|Kevin's Florida Green Roof Garlic Board|
Place a small 'pilot-plant' or 'test-unit' on the roof and see if the plants thrive or if the plants die.
Here is the sustainable Garlic board.
Sustainable because though this example is cedar, the board can be made of pine (potentially sustainable) or of bamboo (even more sustainable).
What does this really have to do with green roof? Sure, it may be small scale permaculture on the roof but it doesn't have a water proofing system or root barrier system and one can imagine what kind of missile the contraption may become during 130 mph winds of a tropical cyclone here in Jacksonville - though the last really large hurricane to hit Jacksonville was Hurricane Dora in 1964. Yet Jacksonville was hit by 18" ( 450 mm ) or heavy rain in 2008 by Tropical Storm Fay - if you are interested in seeing a video I shot during TS Fay of how 60 mph gusts only ruffles the tops of green roof plants - click below.
2008 TROPICAL STORM FAY GREEN ROOF VIDEO
We'd take the board off the roof if a hurricane was approaching. Thankfully, hurricanes or tropical cyclones give at least a couple hours notice or more now thanks to NOAA and other weather watch services.
However hurricanes are not the focus of this post.
The board is a statement of sustainability.
The garlic board is a first step in a process. A process of moving away from synthetic materials to more natural materials for green roofs. Surely there will be hundreds, if not thousands of other trial materials in our search for green roof sustainability.
We also purchased a roll of burlap from the hardware store this week and it too will be somehow fashioned into a type of 'garlic board' and tested.
Joanie Regan, the stormwater manager for the City of Cocoa Beach, has always told me that she is wary of putting 'plastic' into the ground. She refers to the many stormwater systems available on the market made from polypropylene and other relatively stable petrochemical based stormwater products. Her statement has resonated with me over time. I keep thinking that I should be wary too, of installing layers of 'plastic' on roofs to create natural habitat.
Our collective intelligence as humans across the globe is so great that maybe if we throw out an idea, the idea will catch hold somewhere and grow.
The idea of developing a natural materials based green roof is growing in my mind and the garlic board is just one small step towards the idea becoming reality.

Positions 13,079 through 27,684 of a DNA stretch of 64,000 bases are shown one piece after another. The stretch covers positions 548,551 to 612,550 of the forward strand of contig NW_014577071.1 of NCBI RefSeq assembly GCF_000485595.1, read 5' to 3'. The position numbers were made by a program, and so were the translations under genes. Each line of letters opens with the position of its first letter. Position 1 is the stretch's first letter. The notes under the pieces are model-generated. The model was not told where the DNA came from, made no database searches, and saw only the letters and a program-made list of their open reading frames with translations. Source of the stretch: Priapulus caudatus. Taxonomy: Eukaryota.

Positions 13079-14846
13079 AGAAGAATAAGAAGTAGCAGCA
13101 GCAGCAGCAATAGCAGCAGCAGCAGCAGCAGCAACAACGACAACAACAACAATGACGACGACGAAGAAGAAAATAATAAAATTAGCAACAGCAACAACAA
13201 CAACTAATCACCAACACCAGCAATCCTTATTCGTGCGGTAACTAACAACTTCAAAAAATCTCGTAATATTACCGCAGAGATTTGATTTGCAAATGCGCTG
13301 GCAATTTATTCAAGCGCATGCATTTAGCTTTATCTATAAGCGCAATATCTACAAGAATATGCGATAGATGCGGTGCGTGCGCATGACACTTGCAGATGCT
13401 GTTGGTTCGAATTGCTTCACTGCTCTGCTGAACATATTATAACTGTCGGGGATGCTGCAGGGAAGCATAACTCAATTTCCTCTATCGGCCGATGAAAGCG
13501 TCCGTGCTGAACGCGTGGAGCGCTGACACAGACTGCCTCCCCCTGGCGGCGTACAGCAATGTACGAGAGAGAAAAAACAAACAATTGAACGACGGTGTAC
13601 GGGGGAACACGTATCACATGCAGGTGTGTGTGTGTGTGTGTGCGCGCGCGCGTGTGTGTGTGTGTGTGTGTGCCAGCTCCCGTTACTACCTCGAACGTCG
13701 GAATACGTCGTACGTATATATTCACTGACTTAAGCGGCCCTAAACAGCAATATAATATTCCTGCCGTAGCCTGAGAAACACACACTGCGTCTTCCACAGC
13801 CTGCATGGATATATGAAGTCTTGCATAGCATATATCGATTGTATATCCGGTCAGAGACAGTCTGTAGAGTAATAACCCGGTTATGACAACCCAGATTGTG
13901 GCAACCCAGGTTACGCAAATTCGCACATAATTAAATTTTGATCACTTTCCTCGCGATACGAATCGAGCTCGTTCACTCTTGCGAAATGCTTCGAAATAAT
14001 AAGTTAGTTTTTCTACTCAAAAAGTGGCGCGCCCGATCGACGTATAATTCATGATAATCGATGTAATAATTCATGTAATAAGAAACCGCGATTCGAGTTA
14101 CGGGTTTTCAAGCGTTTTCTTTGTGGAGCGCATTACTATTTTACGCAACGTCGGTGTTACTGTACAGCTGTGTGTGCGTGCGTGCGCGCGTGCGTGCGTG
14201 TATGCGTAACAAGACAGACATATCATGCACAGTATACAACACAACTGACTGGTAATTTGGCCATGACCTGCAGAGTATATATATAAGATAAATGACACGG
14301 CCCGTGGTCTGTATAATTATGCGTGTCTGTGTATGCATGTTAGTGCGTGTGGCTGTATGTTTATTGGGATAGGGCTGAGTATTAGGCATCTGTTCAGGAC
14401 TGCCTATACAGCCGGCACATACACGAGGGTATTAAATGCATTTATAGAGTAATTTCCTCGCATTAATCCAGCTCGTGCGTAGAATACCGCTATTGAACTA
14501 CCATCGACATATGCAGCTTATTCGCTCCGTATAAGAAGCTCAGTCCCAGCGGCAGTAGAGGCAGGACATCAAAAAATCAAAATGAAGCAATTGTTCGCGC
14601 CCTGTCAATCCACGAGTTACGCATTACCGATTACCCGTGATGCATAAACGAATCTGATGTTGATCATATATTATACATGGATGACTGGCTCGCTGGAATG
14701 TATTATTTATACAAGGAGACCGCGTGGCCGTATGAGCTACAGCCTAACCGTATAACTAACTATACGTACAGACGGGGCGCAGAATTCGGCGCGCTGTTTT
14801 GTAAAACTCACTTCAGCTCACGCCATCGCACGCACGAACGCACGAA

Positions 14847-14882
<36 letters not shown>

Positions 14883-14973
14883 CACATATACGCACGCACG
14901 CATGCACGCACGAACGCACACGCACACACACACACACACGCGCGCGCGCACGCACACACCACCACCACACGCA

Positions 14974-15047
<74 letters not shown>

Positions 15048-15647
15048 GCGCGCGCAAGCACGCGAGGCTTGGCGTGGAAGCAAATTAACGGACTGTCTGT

And the garlic board is working. The cloves are sprouting now and hopefully will grow and fill out the deep wide holes drilled into the board under the trough filled with soil visible in the photograph. Certainly the garlic is up high enough in the air to enjoy the bright sun's rays and the system is soaked with morning's dew on some mornings.
So we will watch the garlic cloves and learn something about cellulose as a platform for growing plants on roofs.
Having worked hands on with plants for over thirty years I believe there are approaches to take in developing and growing large mats of root interwoven plants that would hold themselves together on a green roof. Though wood and burlap and other natural materials may disintegrate over time, they may provide enough of a structural system to allow the plant roots to develop into a sustainable structural system themselves.
Coir may be another sustainable material for green roof system establishment. Potassium, salt and other limiting issues with coir can be resolved with pre-treament and maintenance procedures.
The approach we are discussing here would be relevant to green roofs with a primary function of habitat creation, food production, O2 production, carbon sequestration, urban heat island effect yet may present problems with green roofs constructed primarily for stormwater issue resolution.
Though a topic for another blog post, green roofs created for stormwater attenuation will probably need to be constructed out of a long term stable material.
True sustainability is what we all strive for.
I may never stop using woven plastics such as polypropylene or polyethylene, especially if they are made from post-consumer recycled plastics - might as well use up the scrap and they do hold the roof plant material together quite effectively.
However we are in peak oil, plastics are petro-based and I am a dreaming product of the post-hippy 1970's plastic junk inundation era.
I do want to make a long term difference.
And maybe the start lies with what I will learn from a cedar board on a roof with allium plants.
As always, email your comments and questions.
Happy Green Roofing!